Reversed Recoil Spring Stuck In Slide.

Discussion in '1911 Forum' started by omroi2001, Apr 19, 2012.

  1. omroi2001

    omroi2001 New Member

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    I was cleaning my Springfield Champion Operator two nights ago and when I put everything back together, I placed the recoil spring in the wrong way. I noticed this when I tried to pull the slide back and lock it in with the slide latch. The slide would not go back that far to lock it in. It went back just far enough for me to take the slide back off to examine it and yep, its the spring. I can't take the guide rod out because it doesn't go all the way back to place the tool to hold the spring back. What can I do. (Yep, an idiot move, on my behalf)
     
  2. mountainman13

    mountainman13 New Member

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    Got a pic? Easier to help with a visual.
     

  3. MrWray

    MrWray New Member

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    I didnt know that you could put the recoil spring in the wrong way?
     
  4. Ranger-6

    Ranger-6 New Member

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    Find a pothead and ask to borrow his roach clips to pull it out.
     
  5. omroi2001

    omroi2001 New Member

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    At this moment, I feel like the pothead for placing the spring in reverse.
     
  6. canebrake

    canebrake New Member

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    omroi2001, I'm not ignoring you, I just don't know how to fix your issue. I'm not familiar with your model.

    Is it the one with the ramped barrel and that little plastic spacer needed for disassembly?

    Sometimes I think design engineers make things far more complicated than they need to be. :(
     
  7. danf_fl

    danf_fl Retired Supporter

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    Valid assumption from what I've seen.

    If the engineers had to work with the stuff they design, then, maybe, the repair sector would have an easier task.
     
  8. levelcross

    levelcross New Member

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    Amen, I think the engineers try to make stuff complicated to provide job security. Auto-cad is the best/worst thing to come to manufacturing.

    Remember NASA spending millions on a pen that will write while in space, Russian astronauts use a pencil.:p
     
  9. mountainman13

    mountainman13 New Member

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    In my experience in the field I can tell you that many engineers are over educated idiots with book smarter and no common sense. I hated my job because I spent a good portion of every day fixing the work of some General Electric engineer getting paid $40 an hour to sit at home and screw up the simplest of projects.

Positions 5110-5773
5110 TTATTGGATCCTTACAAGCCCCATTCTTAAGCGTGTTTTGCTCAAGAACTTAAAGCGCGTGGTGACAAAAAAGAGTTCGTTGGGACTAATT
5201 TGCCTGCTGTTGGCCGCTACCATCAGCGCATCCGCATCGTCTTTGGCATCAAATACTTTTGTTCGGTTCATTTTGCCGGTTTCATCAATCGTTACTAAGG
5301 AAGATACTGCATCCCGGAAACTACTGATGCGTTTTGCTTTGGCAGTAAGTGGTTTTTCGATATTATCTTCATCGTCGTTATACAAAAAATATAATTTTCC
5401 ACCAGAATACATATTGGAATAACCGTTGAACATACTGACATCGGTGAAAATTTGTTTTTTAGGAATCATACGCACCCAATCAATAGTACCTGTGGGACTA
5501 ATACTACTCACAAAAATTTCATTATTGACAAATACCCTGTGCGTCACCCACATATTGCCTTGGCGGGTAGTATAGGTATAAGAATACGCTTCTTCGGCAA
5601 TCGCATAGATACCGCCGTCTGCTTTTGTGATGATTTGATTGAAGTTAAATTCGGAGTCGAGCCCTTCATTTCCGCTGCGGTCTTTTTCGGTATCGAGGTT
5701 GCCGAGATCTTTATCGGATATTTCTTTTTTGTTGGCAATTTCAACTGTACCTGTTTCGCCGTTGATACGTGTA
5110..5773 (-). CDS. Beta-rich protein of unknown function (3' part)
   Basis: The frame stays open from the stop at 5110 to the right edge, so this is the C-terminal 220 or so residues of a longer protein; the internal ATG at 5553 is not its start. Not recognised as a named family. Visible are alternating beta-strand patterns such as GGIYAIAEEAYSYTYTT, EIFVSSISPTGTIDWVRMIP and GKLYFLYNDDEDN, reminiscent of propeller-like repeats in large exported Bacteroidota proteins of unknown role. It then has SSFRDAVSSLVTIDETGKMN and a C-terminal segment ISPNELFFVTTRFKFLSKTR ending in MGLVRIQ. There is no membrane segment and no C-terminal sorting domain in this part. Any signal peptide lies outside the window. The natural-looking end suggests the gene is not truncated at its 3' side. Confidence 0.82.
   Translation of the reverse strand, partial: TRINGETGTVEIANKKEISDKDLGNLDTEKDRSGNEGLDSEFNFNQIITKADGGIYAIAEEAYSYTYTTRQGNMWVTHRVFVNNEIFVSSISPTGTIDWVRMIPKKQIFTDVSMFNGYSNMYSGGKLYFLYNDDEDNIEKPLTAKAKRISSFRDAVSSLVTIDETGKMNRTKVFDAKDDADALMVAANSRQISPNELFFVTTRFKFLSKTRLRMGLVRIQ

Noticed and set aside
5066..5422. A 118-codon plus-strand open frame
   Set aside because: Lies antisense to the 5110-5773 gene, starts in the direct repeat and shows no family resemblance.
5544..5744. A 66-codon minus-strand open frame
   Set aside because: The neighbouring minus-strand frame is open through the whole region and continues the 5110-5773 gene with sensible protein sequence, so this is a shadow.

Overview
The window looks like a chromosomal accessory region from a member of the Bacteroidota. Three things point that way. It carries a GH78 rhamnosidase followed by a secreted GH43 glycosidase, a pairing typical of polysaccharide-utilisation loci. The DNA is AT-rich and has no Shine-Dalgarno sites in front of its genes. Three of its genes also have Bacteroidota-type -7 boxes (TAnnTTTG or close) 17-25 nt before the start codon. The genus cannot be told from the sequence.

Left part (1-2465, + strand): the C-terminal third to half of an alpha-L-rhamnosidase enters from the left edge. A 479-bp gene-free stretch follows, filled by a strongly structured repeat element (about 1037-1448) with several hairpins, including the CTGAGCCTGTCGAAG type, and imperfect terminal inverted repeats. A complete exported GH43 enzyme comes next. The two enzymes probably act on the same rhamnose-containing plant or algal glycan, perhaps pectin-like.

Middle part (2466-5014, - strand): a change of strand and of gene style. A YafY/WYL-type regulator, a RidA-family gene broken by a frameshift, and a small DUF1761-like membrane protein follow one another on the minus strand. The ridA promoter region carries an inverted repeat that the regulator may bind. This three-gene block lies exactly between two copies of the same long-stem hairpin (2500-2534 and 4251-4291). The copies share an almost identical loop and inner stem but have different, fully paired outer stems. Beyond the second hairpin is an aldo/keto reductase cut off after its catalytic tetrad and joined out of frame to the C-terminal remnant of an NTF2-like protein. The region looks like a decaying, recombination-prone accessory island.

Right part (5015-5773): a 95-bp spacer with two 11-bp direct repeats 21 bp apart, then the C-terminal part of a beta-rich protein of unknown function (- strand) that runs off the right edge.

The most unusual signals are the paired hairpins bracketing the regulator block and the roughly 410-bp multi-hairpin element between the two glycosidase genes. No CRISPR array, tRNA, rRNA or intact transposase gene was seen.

Nobody will ever explain to me how the "best engineers in the country" can't draw up a set of stairs for a catwalk well sitting at home. I was fixing their work while designing a machine to work with a $300000 German robot off of prints written in German with metric measurements and running a water-jet. All for $10 an hour. That is why good engineers walk away from the industry.
    I'll stick with being my own boss and working on guns thanks.
    Don't blame auto-cad. It's a great program. Cad-key on the other hand I hate.
     
  10. mountainman13

    mountainman13 New Member

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    Sorry that hit a nerve.
     
  11. ellwood45c

    ellwood45c New Member

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    I completely agree with you mountainman, i know your pain. LOL

    Sent from my iPhone using FirearmsTalk
     
  12. canebrake

    canebrake New Member

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    I'm a retired engineer and I know from where you come!

    My favorite engineering "rub" comes in this quote; "There comes a time in the history of every project when it becomes necessary to shoot the engineers and begin production."

    I was working in the auto industry when the Service Engineer's function was moved from a "fix-it" billet and into the product design process. The result has been a sea-change in the serviceability of today's cars.
     
  13. omroi2001

    omroi2001 New Member

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    Mr. CraneBrake,

    No problem. I already got it fixed. Yep, while putting the Springfield Champion Operator (1911), back together, I placed the spring, with the opening side, facing the wrong way. After finally being able to take everything apart, I placed in the right way and it is very smooth.

    Thanks
     
  14. holliskingdee

    holliskingdee New Member

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    Can you explain how you were able to take it back apart? I did the same thing and I've been at it for 2 hours and haven't been able to remove the spring. Appreciate it thanks!!
     
  15. omroi2001

    omroi2001 New Member

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    It took two people to do this. I had to have one person pull the slide all the way back to lock it in. Then apply the break down tool. Getting the slide to pull back all the way was the challenge.

    Keep me posted.
     
  16. cuba

    cuba New Member

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    You could have gone around the back door with more ease and accomplished the same results, that is removing the slide completely from the frame by lining up the slides take down notch, removing the slide stop, separating the slide from the frame,(making sure things don't spring out) removing the guide rod and pulling the spring out.

    shoot safe, shoot straight, and have fun
     
  17. cuba

    cuba New Member

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    Oops!! sorry wrong type pistol